From world-record holders and world leaders to Fantastic Beasts and fantastic journalists, November was a quite month for names in the news. Let’s have a closer look at some of the top names that made the headlines – and their fantastic, world-spanning origins.
After bingeing on turkey this Thanksgiving, many binged on the revival of the Gilmore Girls. Fans were eager to catch up with the always-exciting goings-on of its title women, Rory and Lorelai. On the show, Rory is a nickname for the character’s given name, Lorelai, after her mom. In real life, Rory comes from a Gaelic name that means “red king,” perfect for the character’s fiery wit and strong-willed personality.
Lorelai is variant of Lorelei, a German name featured in legend. As the story goes, Lorelei was a woman who lived high up on a rock along the Rhine River, where she lured passing fishermen with her song…to their deaths! The name itself means, appropriately enough, “luring rock.” Lorelai Gilmore is no siren, of course, but she is an alluring and powerful woman.
Another fictional name made it big last month: Moana, Disney’s latest hit animated film, which follows the journey of a chieftain’s daughter, Moana Waialiki. In Polynesian languages like Maori and Hawaiian, Moana means “ocean,” a name shared by a sea goddess in Pacific Islander myth. “Ocean” is fitting for the plot and setting of the movie, to be sure, but also for its title heroine, whose heart and determination are as big as her namesake.
Dwayne “The Rock” Johnson voices Maui, Moana’s chieftain father. Dwayne, apparently, has quite the appealing voice: People magazine named him its 2016 “Sexiest Man Alive.” The name Dwayne is Irish in origin, from a surname based on dubh, “dark,” which also appears in the name of a place far away from Pacific islands: Dublin, Ireland.
November was also a good month for fans of magic: The release of J.K. Rowling’s Fantastic Beasts and Where to Find Them enchanted Potter-heads at movie theaters worldwide. But do you know what the J.K. actually stands for? Joanne was the author’s given name. It, like Joan, Janet, and Jeanne, are female versions of John, which passed into English from French, Latin, and Greek, all the way back to the Hebrew for “God is gracious.” And Kathleen, a middle name J.K. Rowling chose for herself, traces back to Katherine. The name Katherine has been associated with the Greek word for “pure,” but the deeper etymology of the name is shrouded in mystery – just as J.K. Rowling would have it.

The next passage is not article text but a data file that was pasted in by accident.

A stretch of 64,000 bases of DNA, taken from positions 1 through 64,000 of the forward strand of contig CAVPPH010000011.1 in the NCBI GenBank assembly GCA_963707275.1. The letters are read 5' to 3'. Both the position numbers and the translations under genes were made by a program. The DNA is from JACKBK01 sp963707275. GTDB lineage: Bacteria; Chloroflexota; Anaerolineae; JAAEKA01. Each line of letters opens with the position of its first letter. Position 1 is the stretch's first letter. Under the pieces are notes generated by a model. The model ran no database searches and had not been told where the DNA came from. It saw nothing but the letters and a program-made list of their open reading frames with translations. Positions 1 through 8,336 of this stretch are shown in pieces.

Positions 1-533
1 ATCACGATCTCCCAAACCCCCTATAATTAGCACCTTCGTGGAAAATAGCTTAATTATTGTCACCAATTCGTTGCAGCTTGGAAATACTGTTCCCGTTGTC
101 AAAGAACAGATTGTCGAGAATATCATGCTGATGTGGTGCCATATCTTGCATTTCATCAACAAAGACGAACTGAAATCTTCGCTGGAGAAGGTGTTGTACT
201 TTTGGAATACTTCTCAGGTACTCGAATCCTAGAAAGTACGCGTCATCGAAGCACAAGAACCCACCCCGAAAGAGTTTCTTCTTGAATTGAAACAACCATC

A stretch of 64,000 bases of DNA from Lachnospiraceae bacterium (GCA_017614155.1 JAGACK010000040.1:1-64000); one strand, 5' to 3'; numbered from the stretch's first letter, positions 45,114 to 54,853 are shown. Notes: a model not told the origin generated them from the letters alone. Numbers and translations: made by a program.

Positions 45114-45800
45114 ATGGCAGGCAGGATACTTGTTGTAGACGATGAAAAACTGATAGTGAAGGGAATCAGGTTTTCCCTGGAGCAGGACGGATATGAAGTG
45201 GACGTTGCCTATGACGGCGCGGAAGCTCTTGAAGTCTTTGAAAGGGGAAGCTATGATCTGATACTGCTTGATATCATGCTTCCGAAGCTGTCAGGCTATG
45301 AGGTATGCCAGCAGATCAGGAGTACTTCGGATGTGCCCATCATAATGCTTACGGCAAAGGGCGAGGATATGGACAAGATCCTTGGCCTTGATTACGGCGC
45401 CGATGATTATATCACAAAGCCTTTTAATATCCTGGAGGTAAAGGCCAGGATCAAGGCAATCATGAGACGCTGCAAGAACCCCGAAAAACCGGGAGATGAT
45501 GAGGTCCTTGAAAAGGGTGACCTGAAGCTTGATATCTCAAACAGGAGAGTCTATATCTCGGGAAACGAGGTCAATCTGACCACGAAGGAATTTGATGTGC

Good news is always tempered with some bad, of course. Last month, we lost trailblazing journalist Gwen Ifill. Gwen, short for Gwendolyn, is a variant of its Welsh origin: Gwendolen. At the root of the name is “shining,” an apt description of the late reporter’s illustrious career and legacy.
Most knew her as Carol Brady, the tireless mother who held The Brady Bunch gang together. Her real name was Florence Henderson. Florence is from the Latin florens, “flourishing,” from the same root that gives English the word “flower.” Henderson had a prosperous career, indeed, and we will remember her work as Carol fondly – even the busy, 1970s, floral-patterned blouses the character loved to wear.
Fidel Castro, who ruled Cuba for nearly 50 years, died at the age of 90 on November 25. Spanish for “faithful,” Fidel goes back to the Latin fideles, with the same meaning. (The English word fidelity also derives from this root.) History will ultimately decide, though, how faithful the divisive Fidel was to his revolutionary causes.
Baseball player Ben Zobrist earned Most Valuable Player for his efforts in helping the Chicago Cubs win the World Series after the team’s legendary 108-year drought. Ben, short for Benjamin, is a biblical name, meaning “son of the right hand” or “son of the south” in Hebrew, and is now the tenth most popular name in the US. Fittingly enough, Ben is just like his name when he steps up to the plate: He a switch-hitter, able to bat either right-handed or as a southpaw, slang for the left hand.
Last but certainly not least is Emma Morano, the world’s oldest person. She turned 117 this November. Emma goes back…way back to a short form of German names like Ermentrude. The “ermen” part means “universal” or “entire” – and this Emma can definitely boast she’s had a very full life. Emma is now the #1 girls’ name in America—as well as in Germany and Norway.